Critics tend to take Beck’s darker, singer-songwriter records more seriously, but he has found that capturing true joy is often more difficult. “Wow,” a song from his thirteenth album, “Colors,” is built around a howling synthesizer melody that recalls the Italian composer Ennio Morricone. “Wow!” Beck sings, dragging out the word. “It’s, like, right now.” The production is opulent; the sentiment is dopey. During the first chorus, Beck utters the phrase “Oh, wow!” He sounds so genuinely dazzled that I regularly find myself thinking of this when I need to be reminded of pleasure. “It’s like how people talk about comedy being harder to pull off than drama,” he told me. “How do you make something levitate?”
Beck has spent twenty-six years making music that is complex in form but scrappy in spirit. His work is as likely to be featured in the credits of “The Lego Movie 2” (“Super Cool,” a collaboration with the pop star Robyn and the comedy trio the Lonely Island) as it is to appear on an album of songs inspired by the Alfonso Cuarón film “Roma” (“Tarantula,” an echoing and apprehensive electro-dirge). Though his earliest albums are often described as dilapidated assemblages, he has precise ideas about craft and structure. At times, he has leaned more deeply into funk and R. & B., refining his falsetto and doing the splits onstage. “I want to defy / The logic of all sex laws,” he sang on the single “Sexx Laws.” (The line was inspired by a verse in “Don’t U Know,” an Ol’ Dirty Bastard song.) Like the R. & B. singer Ginuwine, Beck has an uncanny knack for writing lyrics that totter between farcical and titillating. “I’ll feed you fruit that don’t exist,” he sang on “Nicotine & Gravy.”
There were hints of Beck’s scope and ambition on “Mellow Gold,” his first album for a major label, released in 1994. The single “Loser,” which reached No. 10 on the Billboard charts, sounded like a refracted, postmodern version of Bob Dylan’s “Subterranean Homesick Blues.” Beck had the same scavenging instinct as Dylan, but he was mining from several more decades; besides blues, country, gospel, and folk, he incorporated elements of hip-hop, disco, punk, and electronic music. It’s odd to think that Beck’s first few albums preceded the rise of file sharing, because they so adroitly reflect the thrill and terror of having everything all at once. He is still the musical figure who best anticipated and reflects the reigning aesthetic of our time: abundance.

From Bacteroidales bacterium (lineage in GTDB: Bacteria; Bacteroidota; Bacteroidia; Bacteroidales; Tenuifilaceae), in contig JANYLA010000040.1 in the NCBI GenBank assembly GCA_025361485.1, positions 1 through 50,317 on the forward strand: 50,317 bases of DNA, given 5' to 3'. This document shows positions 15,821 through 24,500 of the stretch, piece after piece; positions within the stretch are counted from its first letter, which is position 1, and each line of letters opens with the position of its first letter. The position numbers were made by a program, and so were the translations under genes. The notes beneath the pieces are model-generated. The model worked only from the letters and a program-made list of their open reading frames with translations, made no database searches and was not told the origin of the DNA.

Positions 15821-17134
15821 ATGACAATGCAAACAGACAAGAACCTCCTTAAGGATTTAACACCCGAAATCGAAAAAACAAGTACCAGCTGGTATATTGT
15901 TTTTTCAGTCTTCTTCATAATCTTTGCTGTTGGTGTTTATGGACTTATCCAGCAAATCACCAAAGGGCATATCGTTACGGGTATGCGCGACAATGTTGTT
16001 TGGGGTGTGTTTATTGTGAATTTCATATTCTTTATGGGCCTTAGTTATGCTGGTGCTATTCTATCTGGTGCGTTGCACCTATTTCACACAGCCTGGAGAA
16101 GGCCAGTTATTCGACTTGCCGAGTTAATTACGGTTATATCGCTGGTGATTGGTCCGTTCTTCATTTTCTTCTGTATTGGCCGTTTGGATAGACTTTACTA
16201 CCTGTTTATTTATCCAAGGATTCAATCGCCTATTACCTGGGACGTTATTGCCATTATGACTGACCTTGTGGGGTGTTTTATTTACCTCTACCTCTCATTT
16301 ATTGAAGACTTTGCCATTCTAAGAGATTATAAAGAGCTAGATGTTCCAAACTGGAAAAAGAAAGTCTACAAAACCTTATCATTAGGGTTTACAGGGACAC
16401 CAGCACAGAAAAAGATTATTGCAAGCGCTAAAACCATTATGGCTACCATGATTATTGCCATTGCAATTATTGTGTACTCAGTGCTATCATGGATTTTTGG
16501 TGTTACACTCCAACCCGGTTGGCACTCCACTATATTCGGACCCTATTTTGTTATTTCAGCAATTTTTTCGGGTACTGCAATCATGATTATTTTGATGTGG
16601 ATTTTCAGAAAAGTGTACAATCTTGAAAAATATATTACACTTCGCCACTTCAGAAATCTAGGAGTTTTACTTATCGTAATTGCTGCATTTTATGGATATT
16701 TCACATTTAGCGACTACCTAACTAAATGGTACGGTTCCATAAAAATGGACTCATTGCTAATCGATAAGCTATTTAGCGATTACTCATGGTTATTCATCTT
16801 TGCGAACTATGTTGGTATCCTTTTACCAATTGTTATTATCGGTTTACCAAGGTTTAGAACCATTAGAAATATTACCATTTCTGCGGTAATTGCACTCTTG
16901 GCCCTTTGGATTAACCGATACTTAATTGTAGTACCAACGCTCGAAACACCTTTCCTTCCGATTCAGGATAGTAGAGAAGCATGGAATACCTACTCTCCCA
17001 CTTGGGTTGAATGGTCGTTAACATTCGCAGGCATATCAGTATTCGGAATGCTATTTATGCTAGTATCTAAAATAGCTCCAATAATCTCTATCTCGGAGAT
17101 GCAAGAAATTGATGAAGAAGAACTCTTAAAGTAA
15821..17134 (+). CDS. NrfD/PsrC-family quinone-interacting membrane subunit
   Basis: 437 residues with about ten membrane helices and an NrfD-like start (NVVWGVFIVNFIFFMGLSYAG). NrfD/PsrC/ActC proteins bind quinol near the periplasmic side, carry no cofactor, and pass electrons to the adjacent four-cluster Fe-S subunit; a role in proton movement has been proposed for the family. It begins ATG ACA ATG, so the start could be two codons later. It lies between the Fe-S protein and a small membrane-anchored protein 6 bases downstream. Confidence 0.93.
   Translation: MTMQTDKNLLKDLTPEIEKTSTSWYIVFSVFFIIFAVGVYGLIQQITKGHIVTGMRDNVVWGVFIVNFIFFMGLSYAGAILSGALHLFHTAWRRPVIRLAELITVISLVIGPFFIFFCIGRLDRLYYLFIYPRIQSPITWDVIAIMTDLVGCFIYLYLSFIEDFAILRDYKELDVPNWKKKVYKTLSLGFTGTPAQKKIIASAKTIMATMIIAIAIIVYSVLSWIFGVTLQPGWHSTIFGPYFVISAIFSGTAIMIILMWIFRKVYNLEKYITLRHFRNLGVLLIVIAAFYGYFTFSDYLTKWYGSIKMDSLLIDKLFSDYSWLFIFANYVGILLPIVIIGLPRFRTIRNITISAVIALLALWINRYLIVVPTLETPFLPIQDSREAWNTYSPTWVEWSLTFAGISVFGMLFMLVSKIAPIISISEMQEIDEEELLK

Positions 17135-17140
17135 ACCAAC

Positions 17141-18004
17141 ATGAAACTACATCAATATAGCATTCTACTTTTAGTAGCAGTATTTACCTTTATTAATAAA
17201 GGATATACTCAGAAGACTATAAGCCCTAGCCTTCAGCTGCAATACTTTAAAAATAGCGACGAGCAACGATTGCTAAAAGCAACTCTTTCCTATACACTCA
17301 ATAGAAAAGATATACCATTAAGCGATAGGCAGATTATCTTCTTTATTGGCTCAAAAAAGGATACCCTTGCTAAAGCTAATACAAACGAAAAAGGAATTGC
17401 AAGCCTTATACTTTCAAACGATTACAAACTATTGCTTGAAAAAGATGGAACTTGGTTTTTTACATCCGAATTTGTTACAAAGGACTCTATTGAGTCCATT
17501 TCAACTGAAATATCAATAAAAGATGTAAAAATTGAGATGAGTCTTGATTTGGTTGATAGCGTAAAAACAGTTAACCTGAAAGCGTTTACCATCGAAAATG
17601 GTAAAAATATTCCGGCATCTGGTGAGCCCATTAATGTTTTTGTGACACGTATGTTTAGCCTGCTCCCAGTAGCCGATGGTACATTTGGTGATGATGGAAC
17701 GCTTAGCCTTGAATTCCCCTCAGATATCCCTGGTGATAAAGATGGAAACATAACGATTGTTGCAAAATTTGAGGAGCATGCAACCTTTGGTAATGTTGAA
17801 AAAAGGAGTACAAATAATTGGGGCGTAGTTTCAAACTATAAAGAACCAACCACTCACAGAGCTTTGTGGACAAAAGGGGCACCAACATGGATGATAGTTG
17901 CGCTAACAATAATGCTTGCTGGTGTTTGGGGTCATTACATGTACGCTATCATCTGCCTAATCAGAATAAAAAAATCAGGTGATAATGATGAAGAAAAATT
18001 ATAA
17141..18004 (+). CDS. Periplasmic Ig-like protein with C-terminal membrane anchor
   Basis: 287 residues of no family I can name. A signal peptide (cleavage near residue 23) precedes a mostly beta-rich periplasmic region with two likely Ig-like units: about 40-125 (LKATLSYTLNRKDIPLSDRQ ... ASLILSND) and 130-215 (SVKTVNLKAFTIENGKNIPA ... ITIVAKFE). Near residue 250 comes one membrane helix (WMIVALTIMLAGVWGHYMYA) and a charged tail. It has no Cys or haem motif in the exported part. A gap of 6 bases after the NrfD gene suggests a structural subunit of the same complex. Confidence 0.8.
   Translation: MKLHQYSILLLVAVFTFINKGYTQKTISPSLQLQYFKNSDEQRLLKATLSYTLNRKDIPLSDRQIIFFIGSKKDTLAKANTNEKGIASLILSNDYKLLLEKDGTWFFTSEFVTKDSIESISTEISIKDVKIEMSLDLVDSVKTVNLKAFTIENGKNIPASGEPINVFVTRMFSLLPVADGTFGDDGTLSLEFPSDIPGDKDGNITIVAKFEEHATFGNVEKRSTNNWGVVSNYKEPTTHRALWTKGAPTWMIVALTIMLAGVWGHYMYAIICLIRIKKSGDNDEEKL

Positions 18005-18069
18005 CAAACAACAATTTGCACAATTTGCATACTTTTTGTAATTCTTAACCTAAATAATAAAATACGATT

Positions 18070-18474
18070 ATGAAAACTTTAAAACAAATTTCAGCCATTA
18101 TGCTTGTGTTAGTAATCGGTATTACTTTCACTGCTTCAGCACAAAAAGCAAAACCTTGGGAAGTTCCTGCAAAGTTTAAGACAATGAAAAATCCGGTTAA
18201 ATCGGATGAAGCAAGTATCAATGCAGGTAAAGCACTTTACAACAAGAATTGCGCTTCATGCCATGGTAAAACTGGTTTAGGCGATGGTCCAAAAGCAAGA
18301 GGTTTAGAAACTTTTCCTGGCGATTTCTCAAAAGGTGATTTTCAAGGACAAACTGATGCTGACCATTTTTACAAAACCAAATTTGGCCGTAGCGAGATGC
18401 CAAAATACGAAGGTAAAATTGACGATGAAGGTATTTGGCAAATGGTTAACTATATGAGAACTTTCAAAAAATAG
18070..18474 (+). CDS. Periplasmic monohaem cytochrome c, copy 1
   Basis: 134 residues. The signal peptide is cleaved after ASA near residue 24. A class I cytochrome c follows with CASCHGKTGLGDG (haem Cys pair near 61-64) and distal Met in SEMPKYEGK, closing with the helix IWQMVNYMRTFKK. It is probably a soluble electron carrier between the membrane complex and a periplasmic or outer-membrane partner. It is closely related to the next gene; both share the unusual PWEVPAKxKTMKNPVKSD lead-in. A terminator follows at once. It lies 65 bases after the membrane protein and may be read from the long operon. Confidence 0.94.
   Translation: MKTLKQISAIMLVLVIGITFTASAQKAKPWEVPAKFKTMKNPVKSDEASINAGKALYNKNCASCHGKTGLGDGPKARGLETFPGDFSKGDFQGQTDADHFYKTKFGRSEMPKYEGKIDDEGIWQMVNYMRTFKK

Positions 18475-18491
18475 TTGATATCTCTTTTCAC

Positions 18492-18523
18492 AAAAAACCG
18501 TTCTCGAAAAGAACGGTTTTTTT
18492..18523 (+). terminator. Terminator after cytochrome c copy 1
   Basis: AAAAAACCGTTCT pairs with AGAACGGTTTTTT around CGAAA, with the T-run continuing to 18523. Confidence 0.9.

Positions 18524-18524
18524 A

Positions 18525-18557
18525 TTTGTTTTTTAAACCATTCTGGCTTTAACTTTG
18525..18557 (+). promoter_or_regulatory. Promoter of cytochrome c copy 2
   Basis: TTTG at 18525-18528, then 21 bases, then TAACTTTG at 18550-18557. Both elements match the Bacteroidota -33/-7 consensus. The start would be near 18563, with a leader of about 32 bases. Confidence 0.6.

Beck is five feet eight, slender, and handsome, with delicate features. His eyes are a soft turquoise, and have a deep, searching quality. In conversation, he is funny, kind, and curious. He was born on July 8, 1970, as Bek David Campbell. He and his brother later took their mother’s maiden name, Hansen, and Beck added the “c” to his first name, with the hope that it might help people pronounce it properly. “I still got Brock, Breck, Beak,” he said. “I remember leaving a meeting with some record executives, and one said, ‘Very nice to meet you, Bic.’ ”
His father, David Campbell, is a Los Angeles-based arranger and composer, who started his career playing viola on Carole King’s “Tapestry” and has since worked for the Rolling Stones, Garth Brooks, Metallica, and Adele. He has also arranged the orchestral parts on most of Beck’s records. As a kid, Beck wasn’t entirely aware of what his father did. “He never talked about it,” he said. “Ten or fifteen years ago, I bought a CD of ‘Tapestry,’ and I was reading the credits and saw that my dad was on there. So I was, like, ‘ “Tapestry,” huh?’ It was just another session to him.” Campbell was born in Toronto but moved to L.A. in the early seventies, shortly after joining the Church of Scientology.
In February, Beck filed for divorce from the actress Marissa Ribisi, whom he married in 2004. They have two children. He described the experience as heartbreaking. Ribisi’s family is also active in the Church of Scientology, and the question of Beck’s religious affiliation has preoccupied the music press for years; it is cited in nearly every article written about him. “I’ve so devoted myself to music that it’s kind of my main thing, and religion hasn’t been a central part of my life,” he told me. “There’s a misconception that I’m a Scientologist. There was a period of time, maybe in the early two-thousands, where my family recommended I get some counselling. But, beyond that, it hasn’t been something I’ve actively pursued.”
Though Beck and Ribisi’s marriage is ending, “Hyperspace” doesn’t resemble “Sea Change,” which he wrote in the wake of another arduous breakup. Some of its best songs are buoyant, almost ecstatic. “It’s not really a work of it,” he said of the record’s relationship to his personal life. In general, he is less likely these days to pull material from his own experience. “When I try to shoehorn my life into a song, it gets really ham-fisted,” he said.
Beck’s mother, Bibbe Hansen, is a performance artist and an actress. Her father, Al Hansen, was a prominent member of Fluxus, a community of interdisciplinary artists interested in the sublimity of the creative process. In 1945, Hansen joined the military as a paratrooper; the next year, while stationed in Germany, he pushed a piano off the roof of a building. The piano drop is sometimes referred to as one of the first “happenings”—fleeting, multimedia art performances enacted outside of any institutional context.